While their journey began very late in the year, dozens of English citizens clung to the hope they would arrive safely at their destination across the vast Atlantic.
They received authorization from the British crown to establish a second colony in America. About half of the individuals were entrepreneurs who would operate a trading post there.
Most of the others belonged to a separatist group of Puritans that had broken away from the Church of England. They fled to Holland a decade before to practice their religious faith in their own manner.
Late summer wasn’t the time for these people to sail across the ocean and begin their lives anew on another continent. They wouldn’t be able to gather enough food and create hospitable dwellings once they arrived. This would leave them to the mercies of the harsh winter and indigenous residents.
But they felt compelled to make this voyage and seek the life they wanted for themselves and their children. They placed their trust in their divine creator to see them through.
There were 102 passengers in all. The separatists were displeased they had to travel with non-separatists. They wanted to create a special community based on their interpretation of the Bible.
But they had no choice but to allow the non-separatists to accompany them across the Atlantic. Their financial backers insisted on this as they saw such an arrangement as an investment in a potentially profitable endeavor.
In August, they left Southhampton, England, in two merchant ships: the Mayflower and the Speedwell. But they had to return because the Speedwell sprang leaks. So all of the men, women and children boarded the Mayflower and departed from Plymouth, England, in early September.
Being so late in the season, the trip was perilous. The extreme sea conditions pushed them off course. They had planned to sail to the Hudson River near what is now New York City; this region of country was still considered part of Virginia at that time.
But when they spotted the first land they had seen in 66 days — Cape Cod — it was far past their initial destination. Ship master Christopher Jones decided they would stop at this site.
Some of the passengers believed this freed them from their obligations to their financial backers. They wanted to pursue their own interests once they went ashore.
So the religious leaders drafted a contract to maintain order and unity. The male passengers voted to accept the document, which read in part:
“Having undertaken for the glory of God and advancement of the Christian faith and honour of our king and country, a voyage to plant the first colony in the northern parts of Virginia, do by these presents solemnly and mutually in the presence of God and one of another covenant and combine ourselves together in a civil body politic for our better ordering and preservation and furtherance of the ends aforesaid; and by virtue hereof to enact, constitute and frame such just and equal laws, ordinances, acts, constitutions and offices from time to time as shall be thought most meet and convenient for the general good of the colony, unto which we promise all due submission and obedience.”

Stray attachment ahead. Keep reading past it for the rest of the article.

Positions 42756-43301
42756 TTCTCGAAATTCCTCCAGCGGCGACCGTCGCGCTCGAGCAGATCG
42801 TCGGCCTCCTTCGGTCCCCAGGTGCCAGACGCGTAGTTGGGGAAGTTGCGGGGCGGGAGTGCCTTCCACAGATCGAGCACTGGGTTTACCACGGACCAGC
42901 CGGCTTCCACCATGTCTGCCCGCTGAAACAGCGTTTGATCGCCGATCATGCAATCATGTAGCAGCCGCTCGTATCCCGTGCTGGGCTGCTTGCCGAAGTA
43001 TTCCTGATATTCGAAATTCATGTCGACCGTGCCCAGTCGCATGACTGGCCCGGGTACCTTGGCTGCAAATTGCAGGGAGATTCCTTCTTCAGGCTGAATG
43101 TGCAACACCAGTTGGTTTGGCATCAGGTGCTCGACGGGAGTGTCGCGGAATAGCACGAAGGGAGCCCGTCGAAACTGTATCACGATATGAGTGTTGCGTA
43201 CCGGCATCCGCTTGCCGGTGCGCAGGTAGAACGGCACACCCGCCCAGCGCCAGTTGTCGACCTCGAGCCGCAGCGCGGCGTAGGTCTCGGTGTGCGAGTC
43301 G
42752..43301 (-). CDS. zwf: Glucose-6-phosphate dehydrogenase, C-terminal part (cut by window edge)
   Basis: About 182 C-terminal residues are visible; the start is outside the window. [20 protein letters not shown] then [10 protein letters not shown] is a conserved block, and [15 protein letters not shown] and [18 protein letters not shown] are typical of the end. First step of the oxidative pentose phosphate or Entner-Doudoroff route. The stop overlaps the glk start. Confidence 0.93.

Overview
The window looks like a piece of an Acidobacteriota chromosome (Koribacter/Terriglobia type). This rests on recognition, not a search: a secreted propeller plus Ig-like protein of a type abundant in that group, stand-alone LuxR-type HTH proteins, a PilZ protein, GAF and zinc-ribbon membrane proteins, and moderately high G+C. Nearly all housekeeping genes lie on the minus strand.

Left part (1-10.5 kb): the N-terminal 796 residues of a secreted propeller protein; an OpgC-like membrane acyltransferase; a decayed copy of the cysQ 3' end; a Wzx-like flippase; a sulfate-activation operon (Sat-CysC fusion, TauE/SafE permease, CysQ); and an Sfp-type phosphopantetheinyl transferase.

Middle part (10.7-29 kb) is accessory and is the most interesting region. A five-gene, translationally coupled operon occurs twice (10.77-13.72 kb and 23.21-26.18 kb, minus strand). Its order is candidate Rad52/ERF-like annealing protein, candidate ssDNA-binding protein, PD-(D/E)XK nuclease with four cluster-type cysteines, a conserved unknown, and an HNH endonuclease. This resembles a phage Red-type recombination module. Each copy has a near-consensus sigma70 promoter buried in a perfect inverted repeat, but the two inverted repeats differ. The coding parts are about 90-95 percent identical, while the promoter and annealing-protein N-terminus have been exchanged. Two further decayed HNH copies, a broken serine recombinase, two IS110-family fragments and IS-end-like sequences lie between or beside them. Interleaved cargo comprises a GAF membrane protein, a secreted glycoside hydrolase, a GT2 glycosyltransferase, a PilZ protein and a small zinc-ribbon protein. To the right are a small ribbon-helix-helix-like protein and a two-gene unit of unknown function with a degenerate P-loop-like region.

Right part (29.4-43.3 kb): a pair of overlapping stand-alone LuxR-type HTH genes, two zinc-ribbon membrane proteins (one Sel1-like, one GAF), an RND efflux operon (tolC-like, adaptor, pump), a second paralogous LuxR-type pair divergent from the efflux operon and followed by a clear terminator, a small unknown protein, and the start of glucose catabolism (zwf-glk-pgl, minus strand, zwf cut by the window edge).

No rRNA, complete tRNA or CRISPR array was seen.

Through their signatures, the pilgrims implemented the Mayflower Compact on Nov. 11, 1620 — four hundred years ago this month. This inspired future measures designed to secure our rights and independence from Great Britain.
Enacting the agreement, in essence, became the first act of democracy in America. In her 2017 book “The Mayflower,” Rebecca Fraser documents the historic significance of their mission:
“Plymouth Colony was the first experiment in consensual government in Western history between individuals with one another and not with a monarch. The colony was a mutual enterprise, not an imperial expedition organized by the Spanish or English governments. In order to survive, it depended on the consent of the colonists themselves. Necessary in order to bind the community together, it was revolutionary by chance.”
The passengers confronted severe hardship in their settlement. Unfortunately, about half of them died during the winter.
But in the spring of 1621, representatives of the Wampanoag tribe taught them how to plant the vegetables they would need. Later that fall, the separatists joined the indigenous people for a three-day feast. Future generations of Americans would re-create this event and enshrine it as one of our most cherished holidays.
Despite its early setbacks, the Plymouth colony eventually succeeded and attracted numerous other immigrants to the area. This began a population growth that led to the formation of the United States.
It would be easy to romanticize these early events and ignore all the horrors that lay ahead. We need to be mindful of the tragedies endured by indigenous people and the lingering consequences with which their ancestors continue to wrestle.
But the quest for religious liberty these pilgrims embarked upon led to a society that offers humans around the globe the best hope of obtaining lasting freedom. While we have much work to do to ensure full opportunities for all Americans, the mechanism for such progress is in place.
In keeping with the spirit of this occasion, let’s acknowledge the debt of gratitude owed to the separatists who risked their lives to create something better for themselves, their offspring and the world. We wish all our readers a blessed and healthy Thanksgiving.